Presentation is loading. Please wait.

Presentation is loading. Please wait.

A Suggested Methodological Framework for Evaluating and Selecting an Open Source LMS Dr Philip Uys Manager, Educational Design and Educational Technology,

Similar presentations


Presentation on theme: "A Suggested Methodological Framework for Evaluating and Selecting an Open Source LMS Dr Philip Uys Manager, Educational Design and Educational Technology,"— Presentation transcript:

1 A Suggested Methodological Framework for Evaluating and Selecting an Open Source LMS Dr Philip Uys Manager, Educational Design and Educational Technology, Centre for Enhancing Learning and Teaching Matt Morton-Allen Teaching, Learning and Community Source Liaison Officer

2 Introduction Set out in Feb 2006 to enhance the virtual learning environment Became the Online Learning Environment (OLE) Programme Originally focused on individual tools but morphed to framework emphasis Started with 12 possible solutions Mix of open source, commercial and in-house options Ended with two open source Selected Sakai

3 Fast Track Approach Initially used “fast track” approach Attempted to avoid lengthy investigation of requirements Focus on reusing previously supplied high level business requirements Success hinged on ability to easily identify low risk solution

4 Fast Track Approach (cont.) Reality was that too little information meant too many options Too many options meant too high a risk High risk combined badly with lack of process transparency Also did little to bring together cross-silo issues between requirements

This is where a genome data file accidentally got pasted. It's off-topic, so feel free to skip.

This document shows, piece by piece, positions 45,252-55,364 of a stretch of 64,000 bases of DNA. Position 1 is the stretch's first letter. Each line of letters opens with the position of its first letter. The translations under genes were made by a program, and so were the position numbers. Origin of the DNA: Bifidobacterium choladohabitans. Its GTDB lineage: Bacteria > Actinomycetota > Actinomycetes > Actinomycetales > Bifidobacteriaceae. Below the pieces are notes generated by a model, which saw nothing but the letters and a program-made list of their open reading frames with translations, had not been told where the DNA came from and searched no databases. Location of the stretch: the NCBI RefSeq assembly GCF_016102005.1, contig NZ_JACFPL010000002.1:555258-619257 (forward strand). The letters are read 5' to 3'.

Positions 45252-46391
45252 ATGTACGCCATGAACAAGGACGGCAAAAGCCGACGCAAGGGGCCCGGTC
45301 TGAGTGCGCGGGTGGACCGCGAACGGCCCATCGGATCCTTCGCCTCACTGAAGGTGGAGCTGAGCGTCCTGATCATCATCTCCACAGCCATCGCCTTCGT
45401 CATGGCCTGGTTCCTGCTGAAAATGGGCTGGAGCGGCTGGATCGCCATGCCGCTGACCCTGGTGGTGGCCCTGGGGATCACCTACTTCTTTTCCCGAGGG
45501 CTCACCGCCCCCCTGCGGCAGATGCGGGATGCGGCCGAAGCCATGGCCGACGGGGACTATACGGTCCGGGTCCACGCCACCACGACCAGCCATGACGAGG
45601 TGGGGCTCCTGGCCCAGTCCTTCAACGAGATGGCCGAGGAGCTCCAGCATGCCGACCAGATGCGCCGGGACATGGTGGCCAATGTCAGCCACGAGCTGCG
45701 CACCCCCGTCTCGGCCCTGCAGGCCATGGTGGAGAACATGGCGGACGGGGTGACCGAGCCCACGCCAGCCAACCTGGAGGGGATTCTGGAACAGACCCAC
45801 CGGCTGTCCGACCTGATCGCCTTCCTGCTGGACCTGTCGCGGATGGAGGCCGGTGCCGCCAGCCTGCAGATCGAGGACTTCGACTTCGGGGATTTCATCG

5 A Different Approach Once “fast track” abandoned needed alternative Extensive experience in the group not sufficient to address OSS complexities Short environment scan showed two possible frameworks: Business Readiness Rating Open Source Maturity Model

6 Business Readiness Rating Geared at helping evaluate OSS Identifies 12 criteria each with their own tests Suggests only portion of these be applied Assigns a weight to each test within a criteria giving end score Has online records of submissions made by others

7 Business Readiness Rating (cont.) When looked at closely BRR has some flaws The measures of the tests within criteria are high level and generic Leads to need to revise for local use Or be faced with possibility of having undiminished pool of options Either means you need to move beyond BRR for a final decision In retrospect could have been useful early on as a filter

8 Open Source Maturity Model Another model that could be considered – but limited The OSMM assesses the maturity level of all key product elements: Software Support Documentation Training Product integration Professional Services